Last week, we hosted a webinar on one of the fender protection systems where FRP products are the optimum solution. These are fender systems required to absorb the energy from high impact events like large barges, ferries, and ocean-going cargo ships. The high strength, low-stiffness structural behavior of FRP ensures a system that bends but does not break (either the fender and the vessel.)
The webinar discussed FRP pipe piles, properties, and most importantly, how to design these fenders using FRP piles including the latest product evolution, high-stiffness FRP wales. During the webinar, there were a number of questions with their answers below.
For near-surface hard soil stratigraphy, is there a concern of ovaling of the fiberglass pile?
This is not something that has been an issue with the driving of about 5,000 piles. In general, FRP is not ductile and will not oval since it is linear elastic to failure (no yield point).
Is freight transportation an issue for these long piles?
We routinely ship piles that are up to 110' long. A large advantage of FRP piles is that they are only 20% of the density of steel piles. This makes them much more economical to ship.
What is the minimum standoff distance from the pier that is needed to use these fender systems?
This is totally a function of the energy absorption that is required. Please contact Corey Sechler with your project details and we can run an analysis for your project.
How much longer do you recommend ordering the piles based on damage during installation?
We suggest ordering the SuperPile ~ 6" to 12" longer than required and the FiberPiles ~ 2' longer than required.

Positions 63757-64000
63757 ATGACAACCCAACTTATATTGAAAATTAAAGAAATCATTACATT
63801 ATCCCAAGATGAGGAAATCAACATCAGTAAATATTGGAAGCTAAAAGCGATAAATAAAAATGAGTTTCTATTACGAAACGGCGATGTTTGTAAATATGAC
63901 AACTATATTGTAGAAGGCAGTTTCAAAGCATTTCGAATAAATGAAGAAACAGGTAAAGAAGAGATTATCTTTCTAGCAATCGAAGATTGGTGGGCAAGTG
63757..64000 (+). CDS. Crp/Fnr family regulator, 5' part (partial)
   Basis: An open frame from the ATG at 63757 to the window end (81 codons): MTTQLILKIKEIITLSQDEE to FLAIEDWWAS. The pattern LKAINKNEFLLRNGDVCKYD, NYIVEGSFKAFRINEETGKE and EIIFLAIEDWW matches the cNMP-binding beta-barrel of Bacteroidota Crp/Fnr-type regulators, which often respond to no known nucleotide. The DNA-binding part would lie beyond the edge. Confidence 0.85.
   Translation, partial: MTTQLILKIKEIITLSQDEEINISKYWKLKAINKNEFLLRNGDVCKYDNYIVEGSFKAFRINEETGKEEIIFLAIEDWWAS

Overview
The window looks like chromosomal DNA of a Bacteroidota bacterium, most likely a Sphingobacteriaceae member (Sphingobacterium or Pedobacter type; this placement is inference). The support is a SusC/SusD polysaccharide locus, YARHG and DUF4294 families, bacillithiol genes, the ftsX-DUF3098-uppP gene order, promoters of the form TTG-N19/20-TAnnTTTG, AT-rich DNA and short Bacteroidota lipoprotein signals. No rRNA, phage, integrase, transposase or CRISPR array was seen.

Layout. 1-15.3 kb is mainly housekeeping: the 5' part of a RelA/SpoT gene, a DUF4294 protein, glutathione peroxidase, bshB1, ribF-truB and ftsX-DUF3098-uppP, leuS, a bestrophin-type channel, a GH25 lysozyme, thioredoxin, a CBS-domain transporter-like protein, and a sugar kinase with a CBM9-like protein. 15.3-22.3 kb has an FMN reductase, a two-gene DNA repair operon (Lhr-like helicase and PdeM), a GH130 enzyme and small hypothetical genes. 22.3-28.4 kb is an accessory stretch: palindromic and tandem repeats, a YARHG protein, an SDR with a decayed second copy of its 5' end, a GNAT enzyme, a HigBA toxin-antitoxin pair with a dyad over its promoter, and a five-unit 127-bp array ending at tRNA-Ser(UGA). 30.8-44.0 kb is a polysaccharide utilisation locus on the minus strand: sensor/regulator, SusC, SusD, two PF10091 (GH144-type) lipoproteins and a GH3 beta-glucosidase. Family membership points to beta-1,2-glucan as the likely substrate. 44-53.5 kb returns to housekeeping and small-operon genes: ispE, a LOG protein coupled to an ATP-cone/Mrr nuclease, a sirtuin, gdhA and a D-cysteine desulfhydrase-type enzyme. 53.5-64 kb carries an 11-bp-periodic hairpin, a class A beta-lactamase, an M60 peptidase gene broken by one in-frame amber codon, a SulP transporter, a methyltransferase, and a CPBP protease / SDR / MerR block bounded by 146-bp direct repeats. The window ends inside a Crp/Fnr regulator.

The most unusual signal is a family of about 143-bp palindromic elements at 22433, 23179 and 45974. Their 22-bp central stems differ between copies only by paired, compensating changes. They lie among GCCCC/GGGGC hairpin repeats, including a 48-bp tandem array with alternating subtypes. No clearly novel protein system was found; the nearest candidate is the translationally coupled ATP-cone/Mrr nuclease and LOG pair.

Very informative session Sir. Which manufacturing method you use for making FiberPiles?
The FiberPILES are manufactured with vacuum infusion and the SuperPILES are manufactured with pultrusion.
The deflected shape you show in the model graphics of the 9 pile system indicates the wales are monolithic. What happens when you install in segments? Can the wales really be installed in one piece to achieve that?
For FiberWALE (FRP) and the reinforced plastic wales, they are typically done up to about 80-90' in a monolithic fashion. Beyond that, they are coupled with a moment continuity splice to make the final installed product monolithic. This is the typical way they are designed.
I have a 2015 Fiberpile catalog that shows 60” diameter piles – are those still available?
We can manufacture piles up to 96" diameter. From a design perspective, it probably does not make sense to design an energy-absorbing fender beyond 72" diameter. So yes we can easily manufacture 60" FiberPILES.
If you would like to request to listen to the webinar, please request it here.